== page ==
Television

TV has traditionally been one of the main telecommunication media, and even though state intervention has made many Venezuelans abandon it, it is still the most used. Until 2004 there existed only one state-owned television channel, while there were already six in 2013. Nowadays TV is the most government-controlled medium. One of the most determinant moments of the television scenario in Venezuela was the removal of the broadcasting permission of RCTV (Radio Caracas Televisión), one of the main private broadcasters, by the Chavez government which gave the license to Televisora Venezolana Social (Venezuelan Social TV - TVES), a state-influenced channel. Since then, many private television companies without a pro-government line have been bought by groups with a more favourable view of the government. The huge presence of Hugo Chávez first and Nicolás Maduro later and their messages (known as cadenas, meaning ‘chains’) in the radio and television stations, cutting the original programming without further advise, must be added to understand the influence the government has in the open television media in Venezuela and why people are losing confidence and interest in open broadcasters. These messages are compulsory according to the law and none of the open stations can reject broadcasting them.

The cutting of signals, the censorship of programmes or conductors (Rodríguez, 2018) and the blockade of TV stations, including international ones, such as the Colombian Caracol TV and RCN or CNN in Spanish (Buitrago & Pons, 2017), have been common measures taken by Conatel under the Ley de Responsabilidad Social de Radio y Televisión (RESORTE, as will be explained in Media legislation). Many opposition parties and supporters have abandoned television media, which offer a very weak representation of everything outside of the government’s view. Traditional television is still most popular among government supporters. Although some private stations show the opposite perspective, they often offer, even when not censored, biased or politicised information. In fact, of the 18 TV stations in Venezuela, 13 are state-owned and the remaining ones have a self-censorship editorial line.

Television in its different forms is used by 51 percent (according to Hinterlaces; in Pinillos, 2018) or 43.9 percent of Venezuelans (according to Delphos) as their main source of information. It is the most commonly used medium for both genders, for urban and rural people and for every age and socio-economic group. People from the lowest income level, who cannot access cable or subscription television, as well as youths and urban people with a stronger use of digital and social media, are the least interested in television. The lack of independent and reliable information and the already mentioned cadenas have made many viewers mistrust open television, increasing the demand of cable television, that reached 68 percent of homes in 2016 (Castro, 2016), and the use of subscription and digital television, although the precarious condition of infrastructures has made it difficult for Internet television to spread. A survey conducted by DatinCorp in 2016 showed how open television was the preferred platform to find political information for 26 percent of people, showing a clear decrease, and closely followed by cable and satellite TV (23 percent), which include international channels, such as CNN or Spanish TVE.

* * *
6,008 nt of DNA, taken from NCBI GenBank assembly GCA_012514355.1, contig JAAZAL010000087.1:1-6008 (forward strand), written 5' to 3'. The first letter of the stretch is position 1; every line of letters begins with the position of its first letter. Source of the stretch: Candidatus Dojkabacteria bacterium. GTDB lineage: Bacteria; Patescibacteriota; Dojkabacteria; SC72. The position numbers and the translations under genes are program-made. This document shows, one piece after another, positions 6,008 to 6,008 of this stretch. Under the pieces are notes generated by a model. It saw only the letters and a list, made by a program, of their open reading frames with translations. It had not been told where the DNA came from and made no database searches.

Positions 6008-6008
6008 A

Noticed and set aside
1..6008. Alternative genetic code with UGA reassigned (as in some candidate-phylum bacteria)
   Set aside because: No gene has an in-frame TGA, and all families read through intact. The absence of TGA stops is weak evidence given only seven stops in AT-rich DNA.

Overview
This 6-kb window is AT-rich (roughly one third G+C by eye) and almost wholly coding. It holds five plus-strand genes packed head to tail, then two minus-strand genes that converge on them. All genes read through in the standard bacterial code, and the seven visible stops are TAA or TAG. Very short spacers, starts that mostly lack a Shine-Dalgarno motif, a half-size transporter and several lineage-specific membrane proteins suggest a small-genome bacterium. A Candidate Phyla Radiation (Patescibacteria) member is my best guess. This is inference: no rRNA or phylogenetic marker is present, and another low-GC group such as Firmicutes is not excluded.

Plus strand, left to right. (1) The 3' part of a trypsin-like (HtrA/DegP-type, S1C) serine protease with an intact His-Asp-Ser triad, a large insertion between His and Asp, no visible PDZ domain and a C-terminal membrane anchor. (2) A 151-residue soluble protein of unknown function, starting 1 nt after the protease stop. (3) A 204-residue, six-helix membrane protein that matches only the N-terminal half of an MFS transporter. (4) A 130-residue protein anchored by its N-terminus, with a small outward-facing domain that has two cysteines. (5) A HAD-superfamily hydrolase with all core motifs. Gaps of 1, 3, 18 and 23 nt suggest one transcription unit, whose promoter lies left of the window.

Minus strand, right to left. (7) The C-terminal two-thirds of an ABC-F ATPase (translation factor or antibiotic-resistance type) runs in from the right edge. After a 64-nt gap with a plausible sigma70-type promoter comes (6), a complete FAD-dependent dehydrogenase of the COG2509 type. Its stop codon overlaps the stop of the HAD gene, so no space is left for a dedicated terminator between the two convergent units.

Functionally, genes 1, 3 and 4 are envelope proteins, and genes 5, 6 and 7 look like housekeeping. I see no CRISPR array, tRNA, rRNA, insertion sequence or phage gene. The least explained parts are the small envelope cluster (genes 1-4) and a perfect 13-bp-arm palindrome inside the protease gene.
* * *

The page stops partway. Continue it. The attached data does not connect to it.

In general, television stations in Venezuela can be open or under subscription; the first ones can be public (VTV, ViVe or TVes, joined under the already mentioned Sistema Bolivariano de Comunicación e Información) and private stations (Venevisión, Televen or Globovisión), as well as national or regional ones. Biggest players in the market of paid television are the main telecommunications providers (see chapter 5.2) as well as Internet television, either Venezuelan channels like VIVOplay, VPI TV or Capitolio TV or international competitors such as Netflix. Internet television (or IPTV) demands a smart TV, which is why it is still limited to big cities and usually only to wealthier groups of people. Its extension and development are also slowed down due to the poor quality of telecommunications, but the number of users has still increased in the last years as it is one of the main spaces for voices critical with the government of Maduro. It is also one of the most popular ways to access international channels, both for more independent information or for entertainment contents.

One last interesting case that should be highlighted is TeleSur, present in different Latin-American countries, with headquarters in Caracas, whose goal is the “integration of Latin-American people and to counter the biased information coming from the North [meaning the USA]” as its creators define it (Arcila, 2005). It is another example of politicisation of television in Venezuela.

Despite the lack of trust and the strong politicisation of its contents, television is still very popular as an entertainment media. It is broadly extended, reaching practically the whole country, although some small or isolated zones need cable television as the open signal hardly reaches them. The variety of programs and channels makes it possible to find a very customised offer for different groups of people. There are no channels especially focused on indigenous people or minorities, but some programs are increasing their use of sign language for deaf people and in general the contents related with indigenous groups have an adequate presence in Venezuelan television, mainly in public channels. There exists a law, the Ley de Idiomas Indígenas, that forces all kinds of media to create adequate spaces for the promotion of these languages. There are also some channels controlled by religious groups, such as the Christian TV Familia.